Nowadays, subscriptions are everywhere. From getting your daily pop culture fix with media streaming plans like Netflix, to monthly Barkboxes of squeaky toys for your pup, to weekly meal-prep ingredients from Blue Apron waiting at your doorstep—more and more businesses are using subscription models to give customers ongoing, reliable service.
But, while most of us subscribe to a few favorites in our personal lives, are subscription-based services possible when it comes to the law?
Kimberly Bennett, an Atlanta-based trademark and business strategy attorney and speaker at the 2018 Clio Cloud Conference, is making it work—for both herself and her clients—with her subscription-based, virtual law firm, K Bennett Law.
What is a subscription legal practice?
A subscription-based law firm offers clients legal services for a flat monthly fee. Clients “subscribe” to a legal services plan. Depending on the firm and plans available, clients benefit from services such as unlimited legal advice, document review, and business planning.
In this way, subscription legal services build an ongoing relationship between the client and lawyer—without clients having to hire a full-time attorney. “It provides a better service for the client,” Kim explained. “The idea of the subscription is for people to be able to grow.”
From pain points to new solutions
While subscription-based legal services may be a modern concept, Kim’s adoption of the model arose from age-old frustrations with common challenges that many lawyers face: Inconsistent revenue, finding great clients, and not getting paid. Early in her career, Kim lost money from these kinds of pain points—and it made her rethink the whole process.
“Losing that money was the biggest push to say this doesn’t work,” Kim said. “The client wasn’t happy and I surely wasn’t happy, so I needed to figure out a better way to work with clients that didn’t sit on me saying that my value is based on the amount of time that I’m spending with you.”
Initially, Kim envisioned the kind of practice she wanted to design, but didn’t know what to call it: “I didn’t have a great name for it… but I wasn’t there yet to understanding what I was doing would be called a subscription. I just was like, ‘Do it like this. And see what happens.’ And so people started taking to it and I thought, ‘Oh, this is great.’ So, I was building it out, and that led me here.”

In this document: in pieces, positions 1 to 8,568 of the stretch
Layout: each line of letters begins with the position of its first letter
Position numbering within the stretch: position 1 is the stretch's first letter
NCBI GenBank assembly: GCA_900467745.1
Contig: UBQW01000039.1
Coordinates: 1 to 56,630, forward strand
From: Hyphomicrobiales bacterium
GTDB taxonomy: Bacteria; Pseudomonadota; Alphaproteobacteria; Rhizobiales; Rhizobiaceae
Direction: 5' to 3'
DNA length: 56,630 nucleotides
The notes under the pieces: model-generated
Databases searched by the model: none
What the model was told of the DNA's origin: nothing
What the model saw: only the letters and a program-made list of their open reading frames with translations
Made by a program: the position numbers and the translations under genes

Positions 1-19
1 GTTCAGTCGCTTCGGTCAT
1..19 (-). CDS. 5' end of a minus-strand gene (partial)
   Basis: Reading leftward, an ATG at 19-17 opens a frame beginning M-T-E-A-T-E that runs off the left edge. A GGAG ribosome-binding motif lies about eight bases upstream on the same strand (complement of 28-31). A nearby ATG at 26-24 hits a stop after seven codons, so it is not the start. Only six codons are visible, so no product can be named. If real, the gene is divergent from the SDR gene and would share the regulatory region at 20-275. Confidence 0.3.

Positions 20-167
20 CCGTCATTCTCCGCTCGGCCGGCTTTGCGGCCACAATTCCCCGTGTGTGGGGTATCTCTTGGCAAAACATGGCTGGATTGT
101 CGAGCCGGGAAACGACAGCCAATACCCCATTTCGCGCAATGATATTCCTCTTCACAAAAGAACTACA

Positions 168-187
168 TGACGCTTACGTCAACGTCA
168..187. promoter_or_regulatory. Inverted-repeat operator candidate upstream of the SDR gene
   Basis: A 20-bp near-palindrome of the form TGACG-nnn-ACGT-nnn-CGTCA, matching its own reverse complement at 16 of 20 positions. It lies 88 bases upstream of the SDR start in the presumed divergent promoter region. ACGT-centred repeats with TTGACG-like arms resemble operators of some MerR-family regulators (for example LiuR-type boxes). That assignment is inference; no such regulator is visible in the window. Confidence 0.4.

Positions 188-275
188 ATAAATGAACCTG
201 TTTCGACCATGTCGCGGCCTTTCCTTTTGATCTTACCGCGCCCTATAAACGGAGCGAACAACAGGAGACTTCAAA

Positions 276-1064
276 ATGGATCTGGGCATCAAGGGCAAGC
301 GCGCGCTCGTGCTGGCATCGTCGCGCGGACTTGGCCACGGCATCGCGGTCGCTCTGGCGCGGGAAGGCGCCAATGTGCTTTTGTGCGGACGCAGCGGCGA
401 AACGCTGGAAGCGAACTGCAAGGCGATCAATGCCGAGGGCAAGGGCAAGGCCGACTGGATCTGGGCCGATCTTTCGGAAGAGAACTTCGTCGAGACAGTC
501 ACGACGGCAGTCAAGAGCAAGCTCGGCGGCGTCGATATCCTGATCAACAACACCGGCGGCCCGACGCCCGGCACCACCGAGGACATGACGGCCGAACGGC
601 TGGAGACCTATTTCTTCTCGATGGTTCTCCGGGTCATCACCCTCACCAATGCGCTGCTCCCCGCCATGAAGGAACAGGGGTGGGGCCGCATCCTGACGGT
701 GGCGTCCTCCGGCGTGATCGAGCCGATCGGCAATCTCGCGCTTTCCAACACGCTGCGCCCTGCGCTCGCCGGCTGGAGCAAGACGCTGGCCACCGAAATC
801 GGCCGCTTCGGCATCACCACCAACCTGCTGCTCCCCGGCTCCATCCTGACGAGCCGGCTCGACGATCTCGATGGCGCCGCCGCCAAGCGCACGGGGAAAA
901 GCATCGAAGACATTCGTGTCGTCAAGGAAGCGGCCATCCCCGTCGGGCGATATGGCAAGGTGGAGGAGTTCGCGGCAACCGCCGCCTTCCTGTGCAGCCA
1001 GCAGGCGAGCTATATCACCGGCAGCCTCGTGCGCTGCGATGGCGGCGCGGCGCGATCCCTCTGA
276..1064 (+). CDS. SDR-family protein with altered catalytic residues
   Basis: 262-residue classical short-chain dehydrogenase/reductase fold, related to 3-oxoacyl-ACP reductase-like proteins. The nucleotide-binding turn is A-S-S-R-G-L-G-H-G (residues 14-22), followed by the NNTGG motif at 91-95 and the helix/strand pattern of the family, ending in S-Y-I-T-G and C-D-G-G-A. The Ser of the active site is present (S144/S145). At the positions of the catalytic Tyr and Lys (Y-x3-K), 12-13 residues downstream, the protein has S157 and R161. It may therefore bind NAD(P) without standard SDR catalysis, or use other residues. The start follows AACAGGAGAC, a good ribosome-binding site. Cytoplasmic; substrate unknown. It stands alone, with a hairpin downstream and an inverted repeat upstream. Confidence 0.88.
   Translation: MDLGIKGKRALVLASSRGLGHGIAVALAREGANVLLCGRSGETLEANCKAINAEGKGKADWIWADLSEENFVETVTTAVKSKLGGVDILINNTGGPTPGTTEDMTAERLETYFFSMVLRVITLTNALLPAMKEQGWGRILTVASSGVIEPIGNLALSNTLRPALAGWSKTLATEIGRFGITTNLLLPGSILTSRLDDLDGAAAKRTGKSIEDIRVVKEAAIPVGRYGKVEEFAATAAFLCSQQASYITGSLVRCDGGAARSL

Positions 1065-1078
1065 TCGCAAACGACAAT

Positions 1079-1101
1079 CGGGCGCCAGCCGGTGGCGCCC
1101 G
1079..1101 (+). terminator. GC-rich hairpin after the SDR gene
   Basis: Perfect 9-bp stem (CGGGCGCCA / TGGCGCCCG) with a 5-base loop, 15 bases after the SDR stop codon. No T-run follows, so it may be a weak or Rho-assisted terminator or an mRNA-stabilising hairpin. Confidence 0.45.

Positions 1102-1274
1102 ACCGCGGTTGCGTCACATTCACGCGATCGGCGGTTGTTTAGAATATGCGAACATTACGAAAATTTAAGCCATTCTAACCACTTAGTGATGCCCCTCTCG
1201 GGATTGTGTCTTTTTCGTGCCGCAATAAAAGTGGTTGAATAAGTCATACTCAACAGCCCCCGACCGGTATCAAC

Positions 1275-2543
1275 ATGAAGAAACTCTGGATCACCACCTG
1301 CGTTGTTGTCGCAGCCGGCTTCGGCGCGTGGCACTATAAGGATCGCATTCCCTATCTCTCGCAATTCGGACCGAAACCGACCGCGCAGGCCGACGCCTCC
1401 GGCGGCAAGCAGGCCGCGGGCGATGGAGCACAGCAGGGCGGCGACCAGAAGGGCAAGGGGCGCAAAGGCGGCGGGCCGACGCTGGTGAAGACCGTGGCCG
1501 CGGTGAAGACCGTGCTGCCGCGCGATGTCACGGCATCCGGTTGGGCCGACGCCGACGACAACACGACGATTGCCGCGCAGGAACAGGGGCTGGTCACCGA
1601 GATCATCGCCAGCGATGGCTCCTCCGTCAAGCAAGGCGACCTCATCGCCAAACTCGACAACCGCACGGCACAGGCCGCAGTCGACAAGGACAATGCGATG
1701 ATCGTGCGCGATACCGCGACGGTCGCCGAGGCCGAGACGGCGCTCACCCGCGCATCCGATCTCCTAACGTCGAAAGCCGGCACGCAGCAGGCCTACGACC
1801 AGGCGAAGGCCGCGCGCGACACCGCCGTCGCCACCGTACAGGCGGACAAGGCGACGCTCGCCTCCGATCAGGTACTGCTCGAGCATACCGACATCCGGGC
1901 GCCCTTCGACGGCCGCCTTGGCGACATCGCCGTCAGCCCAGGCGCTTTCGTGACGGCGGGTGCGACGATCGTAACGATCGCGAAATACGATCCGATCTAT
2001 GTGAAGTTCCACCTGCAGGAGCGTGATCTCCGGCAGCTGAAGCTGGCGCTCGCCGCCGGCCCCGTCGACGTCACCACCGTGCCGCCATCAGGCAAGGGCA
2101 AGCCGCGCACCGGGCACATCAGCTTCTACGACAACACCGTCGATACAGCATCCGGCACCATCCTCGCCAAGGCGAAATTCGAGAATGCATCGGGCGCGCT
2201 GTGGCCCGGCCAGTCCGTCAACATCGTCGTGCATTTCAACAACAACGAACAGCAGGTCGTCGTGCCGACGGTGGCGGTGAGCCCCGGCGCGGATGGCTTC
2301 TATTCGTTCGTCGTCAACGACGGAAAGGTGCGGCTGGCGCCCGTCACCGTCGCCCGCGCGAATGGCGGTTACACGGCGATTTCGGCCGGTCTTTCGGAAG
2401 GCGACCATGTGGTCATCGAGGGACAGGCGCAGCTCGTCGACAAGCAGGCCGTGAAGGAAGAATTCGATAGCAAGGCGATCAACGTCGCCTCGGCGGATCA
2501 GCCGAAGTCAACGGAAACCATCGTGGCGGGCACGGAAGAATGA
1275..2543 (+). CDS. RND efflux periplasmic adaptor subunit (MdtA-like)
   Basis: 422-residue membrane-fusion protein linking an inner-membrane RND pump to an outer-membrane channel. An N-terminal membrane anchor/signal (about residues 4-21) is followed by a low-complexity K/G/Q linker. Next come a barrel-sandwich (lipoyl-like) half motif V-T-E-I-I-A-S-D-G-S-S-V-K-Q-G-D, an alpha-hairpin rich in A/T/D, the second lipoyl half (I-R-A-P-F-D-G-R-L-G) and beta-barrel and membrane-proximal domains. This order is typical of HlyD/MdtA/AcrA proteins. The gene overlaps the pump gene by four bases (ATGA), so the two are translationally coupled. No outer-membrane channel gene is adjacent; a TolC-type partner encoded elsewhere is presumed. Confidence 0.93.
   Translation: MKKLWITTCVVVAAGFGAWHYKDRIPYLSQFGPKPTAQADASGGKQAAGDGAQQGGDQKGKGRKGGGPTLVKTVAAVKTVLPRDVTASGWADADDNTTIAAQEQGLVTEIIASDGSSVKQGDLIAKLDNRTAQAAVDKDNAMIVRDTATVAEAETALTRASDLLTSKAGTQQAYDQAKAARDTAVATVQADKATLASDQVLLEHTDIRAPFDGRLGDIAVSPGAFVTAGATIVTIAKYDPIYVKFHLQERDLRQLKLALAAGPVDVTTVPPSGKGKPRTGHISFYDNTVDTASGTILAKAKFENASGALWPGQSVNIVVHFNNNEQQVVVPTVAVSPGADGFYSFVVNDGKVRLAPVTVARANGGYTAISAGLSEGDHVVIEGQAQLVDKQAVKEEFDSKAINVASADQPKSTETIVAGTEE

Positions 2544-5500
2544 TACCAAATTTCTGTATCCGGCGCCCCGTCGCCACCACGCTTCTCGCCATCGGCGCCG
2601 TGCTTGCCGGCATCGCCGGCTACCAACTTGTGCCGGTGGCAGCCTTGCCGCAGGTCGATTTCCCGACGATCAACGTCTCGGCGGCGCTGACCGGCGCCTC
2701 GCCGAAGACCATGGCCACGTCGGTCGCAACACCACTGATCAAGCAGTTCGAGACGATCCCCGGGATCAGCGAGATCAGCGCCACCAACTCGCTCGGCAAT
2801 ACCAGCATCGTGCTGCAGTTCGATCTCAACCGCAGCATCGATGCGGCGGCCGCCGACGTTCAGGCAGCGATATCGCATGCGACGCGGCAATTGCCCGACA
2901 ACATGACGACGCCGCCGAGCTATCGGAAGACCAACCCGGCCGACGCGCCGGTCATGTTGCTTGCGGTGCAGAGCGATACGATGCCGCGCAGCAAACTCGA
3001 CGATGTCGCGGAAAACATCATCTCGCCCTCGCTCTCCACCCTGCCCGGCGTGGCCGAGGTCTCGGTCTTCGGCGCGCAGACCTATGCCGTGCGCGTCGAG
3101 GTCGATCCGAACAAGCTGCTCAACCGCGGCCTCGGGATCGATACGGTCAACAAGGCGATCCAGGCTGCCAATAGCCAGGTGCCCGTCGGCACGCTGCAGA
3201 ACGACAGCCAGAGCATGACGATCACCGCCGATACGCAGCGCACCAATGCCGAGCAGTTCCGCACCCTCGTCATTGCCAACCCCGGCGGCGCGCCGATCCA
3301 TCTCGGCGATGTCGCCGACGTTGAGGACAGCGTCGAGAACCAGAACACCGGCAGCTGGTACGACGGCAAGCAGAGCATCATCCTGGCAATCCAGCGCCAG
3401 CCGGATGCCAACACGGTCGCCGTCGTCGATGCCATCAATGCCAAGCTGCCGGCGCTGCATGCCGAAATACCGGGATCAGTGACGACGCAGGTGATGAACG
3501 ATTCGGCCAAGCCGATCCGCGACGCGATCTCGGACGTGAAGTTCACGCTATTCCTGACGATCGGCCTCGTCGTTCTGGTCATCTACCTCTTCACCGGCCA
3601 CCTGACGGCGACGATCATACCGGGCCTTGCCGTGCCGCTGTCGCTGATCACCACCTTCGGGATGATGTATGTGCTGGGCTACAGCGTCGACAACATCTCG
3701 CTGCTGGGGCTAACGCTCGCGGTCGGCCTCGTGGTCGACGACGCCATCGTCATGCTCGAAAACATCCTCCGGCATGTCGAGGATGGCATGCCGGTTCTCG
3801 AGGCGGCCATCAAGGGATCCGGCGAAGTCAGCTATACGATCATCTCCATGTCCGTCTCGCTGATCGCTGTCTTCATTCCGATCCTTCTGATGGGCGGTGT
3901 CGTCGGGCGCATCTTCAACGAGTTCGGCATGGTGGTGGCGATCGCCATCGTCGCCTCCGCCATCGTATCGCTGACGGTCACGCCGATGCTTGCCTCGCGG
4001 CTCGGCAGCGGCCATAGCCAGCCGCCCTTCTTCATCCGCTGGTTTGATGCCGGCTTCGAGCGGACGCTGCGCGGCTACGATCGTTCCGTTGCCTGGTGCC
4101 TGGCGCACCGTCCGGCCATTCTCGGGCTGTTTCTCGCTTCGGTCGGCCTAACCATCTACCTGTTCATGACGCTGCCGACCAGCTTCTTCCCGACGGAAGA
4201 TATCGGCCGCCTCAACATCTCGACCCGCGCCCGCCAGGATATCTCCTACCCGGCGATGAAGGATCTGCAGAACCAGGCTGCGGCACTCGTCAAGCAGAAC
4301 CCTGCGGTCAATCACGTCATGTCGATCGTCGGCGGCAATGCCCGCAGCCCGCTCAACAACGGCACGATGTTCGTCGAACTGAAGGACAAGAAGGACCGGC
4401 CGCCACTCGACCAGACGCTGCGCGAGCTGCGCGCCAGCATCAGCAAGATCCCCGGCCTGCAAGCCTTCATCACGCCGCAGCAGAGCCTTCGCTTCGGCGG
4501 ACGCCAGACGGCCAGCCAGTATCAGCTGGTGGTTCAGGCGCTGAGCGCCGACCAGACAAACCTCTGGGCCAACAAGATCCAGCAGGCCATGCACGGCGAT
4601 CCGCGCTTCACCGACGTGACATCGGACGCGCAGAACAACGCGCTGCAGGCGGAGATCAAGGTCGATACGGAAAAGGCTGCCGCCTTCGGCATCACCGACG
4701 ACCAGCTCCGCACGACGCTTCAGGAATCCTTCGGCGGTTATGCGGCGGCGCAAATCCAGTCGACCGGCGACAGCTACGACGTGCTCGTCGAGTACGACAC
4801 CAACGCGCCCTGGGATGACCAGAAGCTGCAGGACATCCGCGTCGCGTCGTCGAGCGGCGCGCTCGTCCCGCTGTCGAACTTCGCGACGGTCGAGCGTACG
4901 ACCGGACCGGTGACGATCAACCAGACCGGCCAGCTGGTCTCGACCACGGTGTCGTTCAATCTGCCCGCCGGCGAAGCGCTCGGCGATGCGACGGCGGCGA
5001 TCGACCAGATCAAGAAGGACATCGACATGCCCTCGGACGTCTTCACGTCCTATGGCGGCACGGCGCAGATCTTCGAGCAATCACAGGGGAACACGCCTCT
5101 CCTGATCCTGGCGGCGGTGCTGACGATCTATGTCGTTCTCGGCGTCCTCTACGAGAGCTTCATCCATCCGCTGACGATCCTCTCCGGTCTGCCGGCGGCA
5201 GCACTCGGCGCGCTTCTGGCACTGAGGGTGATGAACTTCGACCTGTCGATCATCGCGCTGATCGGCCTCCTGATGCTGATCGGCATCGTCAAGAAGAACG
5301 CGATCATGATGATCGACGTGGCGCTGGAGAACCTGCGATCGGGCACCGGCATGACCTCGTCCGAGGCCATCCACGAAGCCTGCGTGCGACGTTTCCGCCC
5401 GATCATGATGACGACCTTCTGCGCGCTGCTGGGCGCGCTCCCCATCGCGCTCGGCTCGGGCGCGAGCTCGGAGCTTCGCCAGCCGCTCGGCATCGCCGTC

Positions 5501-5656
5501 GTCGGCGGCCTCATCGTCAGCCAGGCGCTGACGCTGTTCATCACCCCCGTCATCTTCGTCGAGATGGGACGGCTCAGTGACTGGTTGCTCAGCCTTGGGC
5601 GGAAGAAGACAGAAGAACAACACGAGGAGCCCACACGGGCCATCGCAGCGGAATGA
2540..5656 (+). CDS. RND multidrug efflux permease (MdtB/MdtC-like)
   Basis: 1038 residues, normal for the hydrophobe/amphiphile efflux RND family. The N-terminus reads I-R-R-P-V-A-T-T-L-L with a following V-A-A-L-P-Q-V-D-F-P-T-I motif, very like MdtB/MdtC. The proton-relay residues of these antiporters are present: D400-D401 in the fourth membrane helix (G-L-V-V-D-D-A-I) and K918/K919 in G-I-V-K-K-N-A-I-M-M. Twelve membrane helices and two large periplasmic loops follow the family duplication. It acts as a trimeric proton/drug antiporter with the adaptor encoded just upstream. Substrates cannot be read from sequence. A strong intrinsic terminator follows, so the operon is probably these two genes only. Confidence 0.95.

A client-centric approach
Kim, who has a background in psychology, wanted a practice that fit the life she wanted, and could give clients a better experience. “I thought, ‘Well, there has to be a better way to work with clients and to design a firm I like, and to have more consistency.’ And so that’s when the beginnings of this model started.”
Early on, the idea focused on clients. “Legal is just one system that’s impacting [clients], and so if we think about what’s happening across their journey, we won’t just think only about the legal issues—we’ll think about their experience, we’ll think about all the things that are happening in their lives that might impact their ability to work with us very well.”
From there, Kim found that the client-centric nature of a subscription model made it easier to offer more well-rounded legal advice to clients.
“They’re coming to you to help them solve problems. But sometimes, as an industry, we’re not really great at explaining to clients when they have a problem or how legal might even impact their ability to think through issues that are popping up.”
Benefits of legal subscription services
Legal subscription services may not be the norm, but for Kim, there are benefits to her as a lawyer and for her clients.
“You have to take time to think through it and strategize, and then develop and test it out,” she explained. “It’s designing a healthier, happier, modernized law practice that clients want and attorneys want.”
According to Kim, subscription legal services can offer unique benefits, including:
- Consistent revenue and budgeting. With a regular flat fee, clients know what to budget and lawyers know what they’ll earn each month. This allows lawyers to be more creative in their business, and set aside time for research and development.